accidentally enlists in the Army after her hubby drops dead during sex on their
wedding night. Boot camp kicks her ass, but Private Benjamin discovers she’s
got a fight in her as well. Oft her nemesis, is the excellent Eileen Brennan as
Doreen Lewis, an uptight military rule-seeker who finds Benjamin’s
frivolousness contemptuous. Lewis — who’s played for laughs a lot — starts the
film in love with a man but in later scenes finds her constant companion in
Sally Kirkland’s Helga and while a big bisexual (or lesbian) coming out would
have been nice, this is the Army pre-2011we’re talking about.
Gun (1986), Gay
OK so there’s no LGBT film festival playing this classic at a midnight showing,
but Top Gun —
the story of a handful of guys training to become elite fighter pilots for the
U.S. — has some of the best homoeroticism (just say “Iceman” to any gay man and
dreams of Val Kilmer’s half naked body still comes to mind), a bromance between
Maverick and Goose (Tom Cruise and Anthony Edwards), and a closeted lesbian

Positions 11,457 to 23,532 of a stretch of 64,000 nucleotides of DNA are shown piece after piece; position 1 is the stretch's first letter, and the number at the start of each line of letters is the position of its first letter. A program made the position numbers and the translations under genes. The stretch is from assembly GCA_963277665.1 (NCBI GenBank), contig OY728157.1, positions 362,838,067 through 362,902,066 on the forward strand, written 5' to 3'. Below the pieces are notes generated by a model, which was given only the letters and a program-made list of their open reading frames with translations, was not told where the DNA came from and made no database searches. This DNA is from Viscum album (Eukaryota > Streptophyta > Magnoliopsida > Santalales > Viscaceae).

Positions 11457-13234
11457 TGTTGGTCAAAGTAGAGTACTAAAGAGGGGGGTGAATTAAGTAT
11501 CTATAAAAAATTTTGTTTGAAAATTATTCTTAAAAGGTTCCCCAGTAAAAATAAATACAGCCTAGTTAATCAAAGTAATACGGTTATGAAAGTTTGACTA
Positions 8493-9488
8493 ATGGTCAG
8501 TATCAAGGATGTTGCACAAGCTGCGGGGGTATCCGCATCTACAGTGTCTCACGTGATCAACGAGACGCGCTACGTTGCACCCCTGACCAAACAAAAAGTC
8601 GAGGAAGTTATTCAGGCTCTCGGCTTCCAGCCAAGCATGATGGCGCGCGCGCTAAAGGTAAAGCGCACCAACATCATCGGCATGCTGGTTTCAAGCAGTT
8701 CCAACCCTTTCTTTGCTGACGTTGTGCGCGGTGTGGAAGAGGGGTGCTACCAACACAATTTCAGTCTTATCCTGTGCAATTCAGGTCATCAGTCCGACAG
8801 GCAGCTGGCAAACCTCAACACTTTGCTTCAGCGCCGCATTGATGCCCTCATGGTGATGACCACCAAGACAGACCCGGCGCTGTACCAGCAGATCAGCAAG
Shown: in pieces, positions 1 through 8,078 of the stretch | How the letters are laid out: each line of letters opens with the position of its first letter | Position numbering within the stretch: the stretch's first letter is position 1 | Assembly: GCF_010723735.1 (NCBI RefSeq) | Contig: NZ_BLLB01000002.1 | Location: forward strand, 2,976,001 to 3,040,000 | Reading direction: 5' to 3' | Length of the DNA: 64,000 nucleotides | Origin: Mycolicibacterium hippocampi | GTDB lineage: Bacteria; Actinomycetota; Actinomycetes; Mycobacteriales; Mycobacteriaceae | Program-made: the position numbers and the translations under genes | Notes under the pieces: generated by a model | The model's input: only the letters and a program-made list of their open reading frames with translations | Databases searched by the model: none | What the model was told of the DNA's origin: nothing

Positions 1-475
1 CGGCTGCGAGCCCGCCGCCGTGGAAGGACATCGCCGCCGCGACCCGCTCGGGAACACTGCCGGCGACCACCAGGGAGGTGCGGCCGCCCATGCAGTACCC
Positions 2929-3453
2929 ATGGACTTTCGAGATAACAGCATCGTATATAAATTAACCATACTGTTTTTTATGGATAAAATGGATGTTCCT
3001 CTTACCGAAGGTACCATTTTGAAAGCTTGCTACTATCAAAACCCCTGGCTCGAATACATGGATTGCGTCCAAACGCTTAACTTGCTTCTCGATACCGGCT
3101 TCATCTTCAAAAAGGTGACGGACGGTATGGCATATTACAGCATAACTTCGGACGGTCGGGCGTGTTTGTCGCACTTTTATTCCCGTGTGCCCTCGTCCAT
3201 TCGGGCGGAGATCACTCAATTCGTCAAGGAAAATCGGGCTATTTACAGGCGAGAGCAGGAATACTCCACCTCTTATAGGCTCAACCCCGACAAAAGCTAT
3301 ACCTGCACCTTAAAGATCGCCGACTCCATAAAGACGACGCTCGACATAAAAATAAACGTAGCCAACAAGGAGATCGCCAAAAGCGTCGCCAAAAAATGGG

actress playing a hot semi-cougar flying instructor (Kelly McGillis). It don’t
get much gayer than that. One enterprising YouTuber even recut the film as a 2
½ minute love story between Kilmer and Cruise.
A Marine Story
It’s no wonder lesbians (and awards boards) love this film:
star Dreya Weber, a hard bodied actress and aerial performer who starred in the
Gymnast, and whose abs rival Jillian
Michaels. Weber is Alex, a Marine who is discharged, goes home, plays Mr.
Miyagi to a local teen who needs direction (Paris Pickard as Saffron).
Throughout, both must face their proverbial demons. Did I mention the hard
(1981) Gay Adjacent
This Bill Murray classic is an early one for the comedy
king, who has played transgender (Ed Wood),
gay adjacent (What About Bob, Little
Shop of Horrors), and a lover of lesbians (Wild
Things, Broken Flowers). Murray and Ivan Reitman (himself a comedy legend,
behind the screen mostly) are new Army inducts at the start of the film, where
a hilarious exchange between a recruiter in the pre-DADT era shows how much the
funny men’s characters were OK with their sexualities. As the recruiter asks if
either is gay, Murray says, “You mean like flaming?” and Reitman says “No but
we’re willing to learn.” Hilarious.
(1997) Lesbian Adjacent
Sure, she’s supposedly straight to begin with but after a
few designating scenes, Demi Moore as the Navy Seal Lt. Jordan O’Neal in G.I.
Jane morphs into a butch hard-body. We
never see her having sex with women but she turns down male advances, hangs